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Poor mini-stroke care 'costs 500 lives a year'

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The NHS is failing to act quickly enough when people suffer symptoms of a transient ischemic attack, also known as a mini stroke, costing an estimated 500 lives a year, according to a report.

People who experience classic signs of a mini stroke are treated as a low priority, according to a UK audit of services from leading doctors.

Those with facial or arm weakness, speech problems or blurred vision, or a combination, are at risk of having a severe stroke if they do not receive surgery as soon as possible.

The operation, called a carotid endarterectomy, should be carried out within 48 hours but no longer than 14 days after symptoms appear.

The audit found low public awareness of symptoms combined with poor knowledge among health staff about treatments meant patients were not treated as emergencies.

As a result, thousands wait weeks or sometimes months for an operation that may be of no benefit to them by the time they receive it.

If patients had surgery within two weeks, around 200 strokes could be prevented for every 1,000 operations, the experts said.

Some 10,000 operations should be carried out by the NHS each year and, if every one of these patients got surgery within 14 days, 2,000 strokes could be prevented, they continued.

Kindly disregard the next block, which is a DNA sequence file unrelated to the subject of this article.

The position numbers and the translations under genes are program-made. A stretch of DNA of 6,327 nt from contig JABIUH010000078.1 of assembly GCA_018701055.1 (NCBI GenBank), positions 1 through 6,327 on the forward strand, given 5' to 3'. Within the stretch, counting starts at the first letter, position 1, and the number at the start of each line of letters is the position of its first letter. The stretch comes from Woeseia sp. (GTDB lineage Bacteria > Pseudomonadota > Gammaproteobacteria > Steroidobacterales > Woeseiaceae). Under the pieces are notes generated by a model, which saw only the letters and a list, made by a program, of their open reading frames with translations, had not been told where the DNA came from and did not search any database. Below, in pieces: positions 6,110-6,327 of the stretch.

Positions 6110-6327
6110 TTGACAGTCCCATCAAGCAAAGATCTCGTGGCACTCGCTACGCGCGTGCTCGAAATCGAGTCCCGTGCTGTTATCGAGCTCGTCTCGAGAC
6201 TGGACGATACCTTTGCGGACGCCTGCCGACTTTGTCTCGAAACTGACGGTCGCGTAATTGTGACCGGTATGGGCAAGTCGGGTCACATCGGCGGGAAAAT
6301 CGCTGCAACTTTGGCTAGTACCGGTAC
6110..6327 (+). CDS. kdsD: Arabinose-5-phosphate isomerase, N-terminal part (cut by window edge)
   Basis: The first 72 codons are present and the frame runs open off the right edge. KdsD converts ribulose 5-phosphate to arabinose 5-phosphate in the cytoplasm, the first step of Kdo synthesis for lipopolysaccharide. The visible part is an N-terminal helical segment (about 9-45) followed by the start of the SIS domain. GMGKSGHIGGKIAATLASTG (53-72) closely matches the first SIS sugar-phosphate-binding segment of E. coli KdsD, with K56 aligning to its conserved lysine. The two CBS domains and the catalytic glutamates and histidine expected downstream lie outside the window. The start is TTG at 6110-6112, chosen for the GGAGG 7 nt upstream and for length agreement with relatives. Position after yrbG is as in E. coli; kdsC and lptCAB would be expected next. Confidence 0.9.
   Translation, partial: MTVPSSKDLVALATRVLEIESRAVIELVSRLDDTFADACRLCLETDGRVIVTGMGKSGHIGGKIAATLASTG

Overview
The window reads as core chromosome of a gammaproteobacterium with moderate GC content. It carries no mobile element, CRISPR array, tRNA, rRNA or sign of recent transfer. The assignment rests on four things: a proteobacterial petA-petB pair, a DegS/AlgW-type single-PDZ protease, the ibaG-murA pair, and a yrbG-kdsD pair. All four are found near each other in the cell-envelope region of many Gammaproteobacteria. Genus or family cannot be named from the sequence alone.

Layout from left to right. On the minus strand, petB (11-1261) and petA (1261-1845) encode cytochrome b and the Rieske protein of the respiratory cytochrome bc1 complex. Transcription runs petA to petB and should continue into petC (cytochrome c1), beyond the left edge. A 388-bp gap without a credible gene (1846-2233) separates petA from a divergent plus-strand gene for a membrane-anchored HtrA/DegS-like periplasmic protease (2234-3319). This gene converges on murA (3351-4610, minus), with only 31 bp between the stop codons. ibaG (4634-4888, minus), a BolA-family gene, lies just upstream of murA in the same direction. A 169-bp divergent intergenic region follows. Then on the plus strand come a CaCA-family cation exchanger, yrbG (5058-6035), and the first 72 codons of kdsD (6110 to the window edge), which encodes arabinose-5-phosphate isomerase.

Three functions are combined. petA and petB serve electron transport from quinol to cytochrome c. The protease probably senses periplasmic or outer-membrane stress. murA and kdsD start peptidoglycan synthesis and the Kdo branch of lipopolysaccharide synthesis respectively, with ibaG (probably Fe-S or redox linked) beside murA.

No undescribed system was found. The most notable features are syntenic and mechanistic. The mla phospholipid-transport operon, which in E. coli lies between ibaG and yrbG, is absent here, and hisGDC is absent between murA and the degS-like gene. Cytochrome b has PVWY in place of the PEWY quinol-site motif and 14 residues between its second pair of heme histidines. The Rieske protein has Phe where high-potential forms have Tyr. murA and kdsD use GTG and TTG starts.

This means some 500 lives could therefore be saved each year, the report concluded.

The Vascular Surgical Society audit, carried out at the Royal College of Physicians, said NICE guidance set a timeframe of two weeks from symptoms to surgery.

Professor Ross Naylor, consultant vascular surgeon at Leicester Royal Infirmary and a member of the UK Audit Steering Group, said patients should be treated within 48 hours.

“Healthcare purchasers and providers must stop tolerating delays in the system and address the problems. Strokes and TIAs are emergencies and must be treated as such.”

Regions doing well in this area include Leicester, Derby, Southend, West Hertfordshire, County Durham, London, Aintree, Blackpool, Chester, Lancashire, Bolton, Tameside, Morecombe, Berkshire, East and South Kent.

Areas doing poorly include Norfolk and Norwich, Peterborough, Northampton, Nottingham, Bedfordshire, East and South Hertfordshire, Sunderland, Cumbria, Brighton, Sussex and the West Midlands.

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